Icelandic landscape, along with Icelandic vikings, featured in the halftime ads at Superbowl LII for Turkish Airlines and Dodge Ram
This year's winter will likely include plenty of Northern Lights (Aurora Borealis), according to Sævar Helgi Bragason, an Icelandic astronomer.
Tonight at 8:30 pm, street lights will be turned off for 45 minutes at the University of Iceland campus, as well as in the west part of Reykjavík and downtown, to allow residents and visitors a great view of the stars.
Aryeh Nirenberg, a passenger traveling from New York to Keflavík on December 31, recorded a video of the northern lights, which has caught a lot of attention.
The trailer from documentary Under an Arctic Sky was published yesterday. Photographer Chris Burkard and filmmaker Ben Weiland came to Iceland in December 2015 with a group of surfers in the hope of being able to surf under the northern lights.
The northern lights, which were awaited with anticipation last night, made a spectacular entry in the capital area at about 10:45 pm.
According to the Icelandic Met Office, the next few nights will offer a good chance to see the northern lights.
The North Aurora Exclusive Baths, in Laugar in the rural Reykjadalur valley in Northeast Iceland, will open September 1. The local swimming pool and two hot tubs will be open from 10 pm to 1 am, where visitors can float while watching the starry skies and/or northern lights.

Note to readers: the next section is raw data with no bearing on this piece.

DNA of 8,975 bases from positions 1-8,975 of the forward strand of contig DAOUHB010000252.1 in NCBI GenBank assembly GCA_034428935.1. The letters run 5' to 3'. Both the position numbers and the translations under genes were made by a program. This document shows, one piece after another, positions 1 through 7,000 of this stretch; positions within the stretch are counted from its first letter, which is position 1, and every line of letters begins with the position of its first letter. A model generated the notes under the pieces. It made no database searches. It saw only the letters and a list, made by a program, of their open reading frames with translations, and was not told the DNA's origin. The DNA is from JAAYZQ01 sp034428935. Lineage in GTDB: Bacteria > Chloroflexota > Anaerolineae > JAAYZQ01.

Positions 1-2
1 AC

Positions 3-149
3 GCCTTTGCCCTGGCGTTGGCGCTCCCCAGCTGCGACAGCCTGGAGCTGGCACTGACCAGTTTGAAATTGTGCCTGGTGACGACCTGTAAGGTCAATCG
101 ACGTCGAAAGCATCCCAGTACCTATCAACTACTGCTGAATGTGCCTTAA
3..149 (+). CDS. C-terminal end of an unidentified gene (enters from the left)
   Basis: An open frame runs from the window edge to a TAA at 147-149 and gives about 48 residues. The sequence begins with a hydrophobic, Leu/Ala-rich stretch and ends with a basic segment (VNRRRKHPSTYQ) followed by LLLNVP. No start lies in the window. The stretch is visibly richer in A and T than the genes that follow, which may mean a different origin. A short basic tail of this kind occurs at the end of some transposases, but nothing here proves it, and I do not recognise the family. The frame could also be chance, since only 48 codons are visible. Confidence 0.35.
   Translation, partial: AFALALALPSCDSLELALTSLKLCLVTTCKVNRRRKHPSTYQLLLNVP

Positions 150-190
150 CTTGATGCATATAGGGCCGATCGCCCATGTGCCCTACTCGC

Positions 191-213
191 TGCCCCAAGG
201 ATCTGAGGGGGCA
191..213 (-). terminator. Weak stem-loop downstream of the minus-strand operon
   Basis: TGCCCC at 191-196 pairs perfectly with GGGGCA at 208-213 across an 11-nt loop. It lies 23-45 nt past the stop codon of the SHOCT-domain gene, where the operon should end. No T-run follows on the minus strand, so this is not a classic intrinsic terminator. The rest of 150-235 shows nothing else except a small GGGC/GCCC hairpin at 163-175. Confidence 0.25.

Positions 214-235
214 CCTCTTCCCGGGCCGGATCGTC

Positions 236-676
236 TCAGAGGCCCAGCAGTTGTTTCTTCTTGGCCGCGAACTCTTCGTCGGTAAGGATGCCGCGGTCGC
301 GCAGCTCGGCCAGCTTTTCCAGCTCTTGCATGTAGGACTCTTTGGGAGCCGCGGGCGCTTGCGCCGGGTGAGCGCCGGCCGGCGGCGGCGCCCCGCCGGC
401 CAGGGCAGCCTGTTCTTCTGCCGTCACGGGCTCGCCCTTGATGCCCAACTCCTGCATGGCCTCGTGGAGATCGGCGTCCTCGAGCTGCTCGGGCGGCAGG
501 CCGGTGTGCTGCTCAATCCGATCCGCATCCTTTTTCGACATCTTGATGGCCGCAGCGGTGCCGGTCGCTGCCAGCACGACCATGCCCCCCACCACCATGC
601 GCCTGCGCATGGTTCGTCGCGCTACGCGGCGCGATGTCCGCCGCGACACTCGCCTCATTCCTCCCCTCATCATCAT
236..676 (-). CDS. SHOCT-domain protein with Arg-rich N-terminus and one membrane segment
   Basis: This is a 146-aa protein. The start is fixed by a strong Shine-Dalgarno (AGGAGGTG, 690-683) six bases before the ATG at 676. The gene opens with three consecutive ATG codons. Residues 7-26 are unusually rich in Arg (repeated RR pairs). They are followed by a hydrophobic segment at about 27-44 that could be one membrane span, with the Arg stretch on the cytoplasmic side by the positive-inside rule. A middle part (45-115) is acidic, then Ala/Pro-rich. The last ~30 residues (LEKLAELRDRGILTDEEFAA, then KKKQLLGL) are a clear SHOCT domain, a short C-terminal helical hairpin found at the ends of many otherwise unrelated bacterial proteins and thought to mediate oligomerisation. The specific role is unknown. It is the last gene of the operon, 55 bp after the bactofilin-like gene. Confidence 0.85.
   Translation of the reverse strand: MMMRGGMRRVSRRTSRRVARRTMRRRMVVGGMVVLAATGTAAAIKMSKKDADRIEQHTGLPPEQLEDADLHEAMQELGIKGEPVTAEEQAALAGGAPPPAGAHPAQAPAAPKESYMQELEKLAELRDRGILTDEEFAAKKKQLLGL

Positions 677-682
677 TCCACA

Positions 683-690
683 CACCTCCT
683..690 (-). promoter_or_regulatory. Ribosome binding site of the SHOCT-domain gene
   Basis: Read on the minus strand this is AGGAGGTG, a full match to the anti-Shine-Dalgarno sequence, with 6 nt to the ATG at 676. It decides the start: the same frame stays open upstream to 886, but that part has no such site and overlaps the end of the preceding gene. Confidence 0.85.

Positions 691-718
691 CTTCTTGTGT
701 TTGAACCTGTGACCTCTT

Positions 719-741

The bright summer nights are gone and autumn is arriving. The northern lights have become visible again and photographers have begun hunting the dancing aurora in the sky.
Two earthquakes of magnitude 4.6 and 4.5 hit Katla volcano in Mýrdalsjökull glacier last night, followed by a series of aftershocks. These are the largest quakes to hit Katla since 1977, when a 5.1 earthquake was measured there.
It’s August 24th and the northern lights made a spectacular comeback at midnight after a summer break.
A Chinese research facility is being constructed by the farm Kárhóll in South-Þingeyjarsýsla county, North Iceland.
A driver on his way to Álftanes peninsula, south of the capital, was lucky to see the northern lights dancing in the sky just after midnight, last night.
Sævar Helgi Bragason, Iceland’s number one astronomy enthusiast, and head of the Astronomy Association of Seltjarnarnes, says there is no truth to rumors that the northern lights may disappear for a few years.
The Iceland Aurora Films team recently published the video Reykjavík Aurora of the northern lights seen from central Reykjavík. Because of light pollution, people usually drive away from the capital to view or photograph the aurora borealis.
Iceland Review editor and photographer Páll Stefánsson took these images of the northern lights at Þingvellir National Park last night. With the Icelandic Met Office forecasting level-9 northern lights on a scale of 0-9, people flocked to observe the spectacle.
The northern lights forecast for West Iceland, especially around Reykjavík, tonight is great, grade 9 (the highest level), with clear skies.